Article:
UK Dodges EU Mortgage Mandate

The European Union (EU) has been working on a legislation that would bring uniformity to the EU mortgage market, but upon review by member countries many found that …

The European Union (EU) has been working on a legislation that would bring uniformity to the EU mortgage market, but upon review by member countries many found that the new laws did not consider many types of mortgage products, including the United Kingdom’s (UK) buy-to-let mortgages. The UK’s National Landlords Association lobbied hard to receive an exemption, citing the catastrophic impact the new rules would have on the country’s rental sector and the EU Commission has since agreed to revise the framework. For more on this continue reading the following article from Property Wire

The National Landlords Association (NLA) has welcomed the decision from the European Union to ensure new European legislation on mortgages safeguards the buy to let market in the UK and offers peace of mind for property owners buying abroad.

The Mortgage Directive, officially known as the Credit Agreements Related to Residential Property Directive (CARRP) attempted to create a single regulatory framework which would govern all mortgages within the European Union. The EU lobbied hard for this directive so that EU citizens would understand the regularity regimes when purchasing properties in different member states.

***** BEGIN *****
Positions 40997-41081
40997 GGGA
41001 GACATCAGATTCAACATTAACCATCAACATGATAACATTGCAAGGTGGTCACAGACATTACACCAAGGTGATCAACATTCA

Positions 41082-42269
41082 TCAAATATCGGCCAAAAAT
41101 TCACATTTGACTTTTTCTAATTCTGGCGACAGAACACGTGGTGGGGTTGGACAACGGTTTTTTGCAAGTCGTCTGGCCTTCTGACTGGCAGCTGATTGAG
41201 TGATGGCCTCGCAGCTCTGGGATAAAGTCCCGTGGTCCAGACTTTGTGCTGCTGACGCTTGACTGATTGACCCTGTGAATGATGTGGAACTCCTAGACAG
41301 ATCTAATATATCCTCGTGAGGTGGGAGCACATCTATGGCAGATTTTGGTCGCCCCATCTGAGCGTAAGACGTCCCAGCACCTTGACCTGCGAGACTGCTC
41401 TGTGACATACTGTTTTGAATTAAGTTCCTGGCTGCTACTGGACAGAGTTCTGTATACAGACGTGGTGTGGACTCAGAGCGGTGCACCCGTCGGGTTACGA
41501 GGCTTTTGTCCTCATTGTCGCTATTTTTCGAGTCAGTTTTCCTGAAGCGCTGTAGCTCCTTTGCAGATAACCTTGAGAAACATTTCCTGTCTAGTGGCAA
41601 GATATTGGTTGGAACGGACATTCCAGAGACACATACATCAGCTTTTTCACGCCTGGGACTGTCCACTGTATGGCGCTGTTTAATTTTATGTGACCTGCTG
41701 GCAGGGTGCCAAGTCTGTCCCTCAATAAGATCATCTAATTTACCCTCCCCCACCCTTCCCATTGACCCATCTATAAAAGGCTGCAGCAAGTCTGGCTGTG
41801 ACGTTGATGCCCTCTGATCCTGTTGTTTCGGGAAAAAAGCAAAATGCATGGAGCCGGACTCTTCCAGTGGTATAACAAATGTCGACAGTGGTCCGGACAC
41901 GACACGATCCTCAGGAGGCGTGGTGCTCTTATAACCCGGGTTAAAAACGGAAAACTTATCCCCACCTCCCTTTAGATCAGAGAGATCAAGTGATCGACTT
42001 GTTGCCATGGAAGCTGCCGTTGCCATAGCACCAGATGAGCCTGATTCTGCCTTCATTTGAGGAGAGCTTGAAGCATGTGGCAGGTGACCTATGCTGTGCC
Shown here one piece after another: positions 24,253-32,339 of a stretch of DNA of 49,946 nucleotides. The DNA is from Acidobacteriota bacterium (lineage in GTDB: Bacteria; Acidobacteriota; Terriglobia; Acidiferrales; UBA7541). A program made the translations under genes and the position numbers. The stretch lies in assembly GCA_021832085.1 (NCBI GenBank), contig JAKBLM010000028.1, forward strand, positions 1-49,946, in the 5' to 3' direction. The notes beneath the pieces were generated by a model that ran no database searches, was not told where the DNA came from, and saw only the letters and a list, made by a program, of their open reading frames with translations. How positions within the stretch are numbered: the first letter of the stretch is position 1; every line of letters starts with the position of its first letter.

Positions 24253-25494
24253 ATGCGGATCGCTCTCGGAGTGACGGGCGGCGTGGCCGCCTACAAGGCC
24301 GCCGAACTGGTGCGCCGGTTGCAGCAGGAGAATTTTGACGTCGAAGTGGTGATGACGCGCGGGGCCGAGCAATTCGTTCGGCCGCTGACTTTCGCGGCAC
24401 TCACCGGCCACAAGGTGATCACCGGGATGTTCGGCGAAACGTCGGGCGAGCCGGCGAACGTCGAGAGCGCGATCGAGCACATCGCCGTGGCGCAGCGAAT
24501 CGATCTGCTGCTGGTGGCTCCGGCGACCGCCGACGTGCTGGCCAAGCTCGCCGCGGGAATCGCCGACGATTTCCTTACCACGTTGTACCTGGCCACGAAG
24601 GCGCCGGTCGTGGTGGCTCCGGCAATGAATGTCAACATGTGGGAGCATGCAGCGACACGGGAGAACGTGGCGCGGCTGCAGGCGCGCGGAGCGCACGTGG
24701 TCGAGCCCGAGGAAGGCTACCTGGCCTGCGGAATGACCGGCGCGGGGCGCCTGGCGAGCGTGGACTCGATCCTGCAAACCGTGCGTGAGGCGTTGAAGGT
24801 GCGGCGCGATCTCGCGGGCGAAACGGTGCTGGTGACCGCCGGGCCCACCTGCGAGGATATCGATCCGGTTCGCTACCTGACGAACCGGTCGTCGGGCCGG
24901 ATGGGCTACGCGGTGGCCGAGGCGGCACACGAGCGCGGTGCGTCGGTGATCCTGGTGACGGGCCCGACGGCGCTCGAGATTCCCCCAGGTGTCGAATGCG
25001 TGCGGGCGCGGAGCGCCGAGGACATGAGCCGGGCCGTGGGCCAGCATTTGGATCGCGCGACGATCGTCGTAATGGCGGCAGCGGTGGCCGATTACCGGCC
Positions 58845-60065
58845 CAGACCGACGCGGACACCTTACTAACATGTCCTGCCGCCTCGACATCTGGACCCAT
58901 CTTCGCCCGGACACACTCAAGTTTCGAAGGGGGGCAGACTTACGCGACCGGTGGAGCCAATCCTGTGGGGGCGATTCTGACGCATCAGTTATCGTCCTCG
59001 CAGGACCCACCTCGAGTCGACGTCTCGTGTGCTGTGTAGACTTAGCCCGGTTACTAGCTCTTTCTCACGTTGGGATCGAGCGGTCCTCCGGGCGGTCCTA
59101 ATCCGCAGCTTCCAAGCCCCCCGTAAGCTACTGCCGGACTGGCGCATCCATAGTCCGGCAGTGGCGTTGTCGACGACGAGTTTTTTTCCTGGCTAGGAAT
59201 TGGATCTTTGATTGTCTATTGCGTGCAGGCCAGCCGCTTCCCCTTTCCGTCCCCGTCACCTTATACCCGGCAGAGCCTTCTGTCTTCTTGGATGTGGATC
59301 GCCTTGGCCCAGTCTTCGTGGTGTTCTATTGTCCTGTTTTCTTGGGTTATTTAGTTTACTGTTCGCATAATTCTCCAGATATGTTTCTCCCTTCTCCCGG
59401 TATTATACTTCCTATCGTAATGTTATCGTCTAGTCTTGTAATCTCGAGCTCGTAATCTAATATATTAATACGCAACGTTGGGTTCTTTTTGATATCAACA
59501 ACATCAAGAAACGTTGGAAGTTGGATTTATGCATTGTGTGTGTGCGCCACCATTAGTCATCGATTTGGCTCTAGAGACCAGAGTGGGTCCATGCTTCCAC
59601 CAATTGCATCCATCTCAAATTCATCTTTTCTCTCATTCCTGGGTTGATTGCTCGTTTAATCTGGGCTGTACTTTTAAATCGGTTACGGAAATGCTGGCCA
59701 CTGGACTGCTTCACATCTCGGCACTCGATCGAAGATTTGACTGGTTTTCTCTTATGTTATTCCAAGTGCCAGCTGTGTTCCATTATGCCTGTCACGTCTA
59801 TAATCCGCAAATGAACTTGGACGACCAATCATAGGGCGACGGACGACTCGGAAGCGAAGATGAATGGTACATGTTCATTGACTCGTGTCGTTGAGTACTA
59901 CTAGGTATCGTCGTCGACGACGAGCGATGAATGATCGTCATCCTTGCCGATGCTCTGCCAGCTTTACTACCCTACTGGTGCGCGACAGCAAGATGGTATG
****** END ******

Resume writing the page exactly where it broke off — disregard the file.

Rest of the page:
However, in constructing the directive, the EU Commission didn’t take into account the nuances of unusual mortgage products such as buy to let that exist in some member states. Therefore, when the directive was sent to the European Parliament, the text would have made buy to let mortgages illegal. The NLA said this would have been catastrophic for the UK’s private rented sector.

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The NLA has worked extensively with several European Parliaments and through pan-European associations such as the International Union of Property Owners (UIPI) and other UK and EU trade bodies to secure a complete exemption for buy to let mortgages from the directive.

Had the directive passed in its original form, it would have been disastrous for landlords operating in the UK’s private rented sector and the economy as a whole.

The final text is now going through the process which involves all 27 heads of state and the European Parliament who will analyse the new text before voting on the new directive to sign it off.

‘The NLA is very pleased with the EU’s decision to exclude buy to let mortgages from the directive. We have lobbied hard to ensure the UK’s main facility for investing in property to rent can remain in place,’ said David Cox, senior policy officer for the NLA.

‘The private rented sector is currently the only growing part of the UK’s housing market and I am certain that a mortgage directive including buy to let mortgages would have prohibited this. This really is a success for the NLA and its European colleagues,’ he added.

This article was republished with permission from Property Wire.


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